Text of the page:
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Microsoft is rolling out a new fully managed load testing service for Azure, helping quality assurance (QA) testers and developers optimize their app’s performance and scalability.
Load testing is a software testing technique that involves deliberately putting high demands on a website, database, network, or application to see how it responds — it essentially helps determine how well a system copes with a lot of concurrent users. Companies can configure different load tests to replicate different scenarios, for example to see what happens if X number of people tried to checkout from their online store simultaneously.
Load testing fits into the broader software performance testing and QA spheres, which might include everything from cross-platform web testing to continuous profiling for cutting cloud bills — it’s all about ensuring that an application is robust and optimized for every potential scenario, minimizing outages and downtime for software in production environments.
Companies have a number of options at their disposal for conducting load testing on their systems, including open source tools such as Apache JMeter, or LoadRunner from Micro Focus. And earlier this year, observability giant Grafana Labs acquired the creators of an open source load testing tool called K6.
But as its name suggests, Azure Load Testing is very much designed with Azure customers in mind. This includes integrated Azure resource management and billing, and integrations with related products such as Azure Monitor, Microsoft’s monitoring tool for applications, infrastructure, and networks.
“Azure Load Testing is designed from the ground up with a specific focus on Azure customers and delivering Azure-optimized capabilities,” Mandy Whaley, Microsoft’s partner director of product for Azure dev tools, told VentureBeat.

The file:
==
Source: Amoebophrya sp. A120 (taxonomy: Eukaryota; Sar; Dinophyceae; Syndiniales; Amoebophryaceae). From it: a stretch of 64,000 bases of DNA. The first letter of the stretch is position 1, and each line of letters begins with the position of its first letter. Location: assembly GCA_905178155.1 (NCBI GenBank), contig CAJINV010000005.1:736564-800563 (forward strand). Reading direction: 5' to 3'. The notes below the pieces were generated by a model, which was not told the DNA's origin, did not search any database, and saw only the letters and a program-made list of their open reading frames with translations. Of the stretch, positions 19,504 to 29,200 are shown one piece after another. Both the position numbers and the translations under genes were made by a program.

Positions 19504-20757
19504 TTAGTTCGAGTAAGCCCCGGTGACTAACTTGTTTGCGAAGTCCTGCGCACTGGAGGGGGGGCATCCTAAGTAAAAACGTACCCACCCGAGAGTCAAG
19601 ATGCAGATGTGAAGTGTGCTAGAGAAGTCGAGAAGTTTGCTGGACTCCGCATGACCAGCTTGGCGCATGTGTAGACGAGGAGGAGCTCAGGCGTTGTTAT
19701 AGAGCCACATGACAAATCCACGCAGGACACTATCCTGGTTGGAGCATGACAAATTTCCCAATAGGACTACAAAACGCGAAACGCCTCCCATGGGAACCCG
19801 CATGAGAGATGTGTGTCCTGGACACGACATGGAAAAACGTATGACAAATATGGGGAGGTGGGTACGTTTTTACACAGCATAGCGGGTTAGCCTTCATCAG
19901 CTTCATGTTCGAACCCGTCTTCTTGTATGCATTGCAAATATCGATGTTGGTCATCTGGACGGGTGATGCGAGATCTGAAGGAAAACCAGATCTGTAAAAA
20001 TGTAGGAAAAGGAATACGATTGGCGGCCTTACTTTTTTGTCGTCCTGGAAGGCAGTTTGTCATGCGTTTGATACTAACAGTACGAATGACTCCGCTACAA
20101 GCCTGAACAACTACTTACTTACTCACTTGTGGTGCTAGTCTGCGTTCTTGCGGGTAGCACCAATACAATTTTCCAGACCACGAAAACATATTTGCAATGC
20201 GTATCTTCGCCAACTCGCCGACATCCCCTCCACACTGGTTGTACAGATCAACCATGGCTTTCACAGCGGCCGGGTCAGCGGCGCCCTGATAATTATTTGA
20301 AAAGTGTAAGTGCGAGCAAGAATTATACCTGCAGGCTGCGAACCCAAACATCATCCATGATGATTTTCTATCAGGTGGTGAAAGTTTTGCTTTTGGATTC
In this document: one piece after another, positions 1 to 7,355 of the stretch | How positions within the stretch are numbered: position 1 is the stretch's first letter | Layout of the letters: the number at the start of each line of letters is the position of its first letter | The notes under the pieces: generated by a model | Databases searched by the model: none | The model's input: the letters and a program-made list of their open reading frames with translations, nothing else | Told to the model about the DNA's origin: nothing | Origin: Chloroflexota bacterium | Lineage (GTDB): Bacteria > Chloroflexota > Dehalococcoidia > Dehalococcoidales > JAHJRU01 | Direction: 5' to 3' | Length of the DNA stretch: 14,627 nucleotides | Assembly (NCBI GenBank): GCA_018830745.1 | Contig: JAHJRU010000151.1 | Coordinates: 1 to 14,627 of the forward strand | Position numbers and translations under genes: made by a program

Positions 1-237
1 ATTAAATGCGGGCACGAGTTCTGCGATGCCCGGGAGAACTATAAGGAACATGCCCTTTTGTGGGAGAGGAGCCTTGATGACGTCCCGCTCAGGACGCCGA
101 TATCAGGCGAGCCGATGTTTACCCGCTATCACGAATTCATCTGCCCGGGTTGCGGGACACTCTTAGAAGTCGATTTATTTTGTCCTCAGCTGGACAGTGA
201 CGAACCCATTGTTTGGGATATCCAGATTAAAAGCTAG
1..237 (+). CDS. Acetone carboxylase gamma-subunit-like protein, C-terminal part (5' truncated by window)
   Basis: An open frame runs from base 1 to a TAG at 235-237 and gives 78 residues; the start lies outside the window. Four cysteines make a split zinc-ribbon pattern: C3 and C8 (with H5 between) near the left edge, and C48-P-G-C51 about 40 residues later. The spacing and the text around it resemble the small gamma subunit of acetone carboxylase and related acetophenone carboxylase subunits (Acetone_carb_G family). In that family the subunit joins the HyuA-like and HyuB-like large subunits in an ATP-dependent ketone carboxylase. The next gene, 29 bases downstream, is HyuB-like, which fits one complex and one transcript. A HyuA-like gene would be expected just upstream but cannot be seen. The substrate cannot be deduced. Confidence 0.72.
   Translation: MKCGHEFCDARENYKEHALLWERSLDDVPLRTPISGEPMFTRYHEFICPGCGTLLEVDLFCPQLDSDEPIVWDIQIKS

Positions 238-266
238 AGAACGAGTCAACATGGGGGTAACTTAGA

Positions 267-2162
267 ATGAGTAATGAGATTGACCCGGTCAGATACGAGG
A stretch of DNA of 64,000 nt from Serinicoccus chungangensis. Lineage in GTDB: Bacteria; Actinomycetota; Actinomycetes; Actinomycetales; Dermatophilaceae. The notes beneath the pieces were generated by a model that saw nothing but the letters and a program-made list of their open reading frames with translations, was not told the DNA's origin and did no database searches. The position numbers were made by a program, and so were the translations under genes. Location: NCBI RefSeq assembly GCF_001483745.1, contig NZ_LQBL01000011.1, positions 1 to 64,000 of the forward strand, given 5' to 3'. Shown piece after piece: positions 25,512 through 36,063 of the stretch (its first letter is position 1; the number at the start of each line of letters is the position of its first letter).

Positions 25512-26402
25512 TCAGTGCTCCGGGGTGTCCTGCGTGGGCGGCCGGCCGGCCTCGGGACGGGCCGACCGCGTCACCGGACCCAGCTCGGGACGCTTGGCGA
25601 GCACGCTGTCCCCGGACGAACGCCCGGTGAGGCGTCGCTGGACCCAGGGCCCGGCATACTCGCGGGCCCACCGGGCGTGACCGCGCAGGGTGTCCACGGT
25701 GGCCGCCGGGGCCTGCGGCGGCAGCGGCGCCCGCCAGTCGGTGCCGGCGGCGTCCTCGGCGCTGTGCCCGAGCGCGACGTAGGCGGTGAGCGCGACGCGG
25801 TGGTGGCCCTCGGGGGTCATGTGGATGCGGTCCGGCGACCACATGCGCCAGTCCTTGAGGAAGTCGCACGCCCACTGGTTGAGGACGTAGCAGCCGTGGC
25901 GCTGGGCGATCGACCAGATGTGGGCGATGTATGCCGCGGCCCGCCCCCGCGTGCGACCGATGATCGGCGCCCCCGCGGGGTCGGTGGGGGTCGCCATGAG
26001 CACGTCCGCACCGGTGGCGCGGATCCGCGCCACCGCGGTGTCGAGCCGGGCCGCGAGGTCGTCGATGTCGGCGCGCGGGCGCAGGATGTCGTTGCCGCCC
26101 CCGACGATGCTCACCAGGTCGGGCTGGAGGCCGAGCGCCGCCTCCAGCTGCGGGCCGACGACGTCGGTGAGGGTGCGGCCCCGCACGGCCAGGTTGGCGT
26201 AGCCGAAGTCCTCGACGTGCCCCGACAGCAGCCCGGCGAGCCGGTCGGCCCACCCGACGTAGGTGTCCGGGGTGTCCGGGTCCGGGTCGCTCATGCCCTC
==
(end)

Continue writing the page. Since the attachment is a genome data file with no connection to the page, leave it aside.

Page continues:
Above: Performance insights in the Azure Load Testing dashboard
The open source factor
It’s worth noting that Microsoft previously offered the Azure Devops load testing service, which it deprecated in March last year. At the time, Microsoft cited limited adoption for the service while acknowledging that there were better alternatives on the market. So, what has changed in the intervening 20 months?
“The deprecation did not mean Microsoft thought load testing was not important — we believe our previous offering needed a reset to better meet the needs of teams building reliable, modern cloud apps,” Whaley explained.
And so Microsoft took what it learned from its previous load testing endeavors and started from the beginning. For its initial “preview” launch, Azure Load Testing will support companies using Apache JMeter, which is in keeping with Microsoft’s broader open source adoption over the past seven years or so.
“Azure Load Testing is designed from the ground up that embraces open source and has a specific focus on Azure customers and delivering Azure-optimized capabilities,” Whaley added. “We believe this is where we can provide differentiation in the market and where we can provide the greatest value for our customers.”
This also helps to highlight one of the key benefits of open source software — it enables companies to build on top of existing technologies that have traction and are widely understood by the software development fraternity. And by packaging a managed service on top of JMeter, this saves companies from having to manage all the infrastructure side of load testing themselves.
“Since Apache JMeter is a highly extensible, popular open source tool with strong community backing, Azure Load Testing public preview supports JMeter to ensure users will be able to reuse their existing skills and scripts,” Whaley said.
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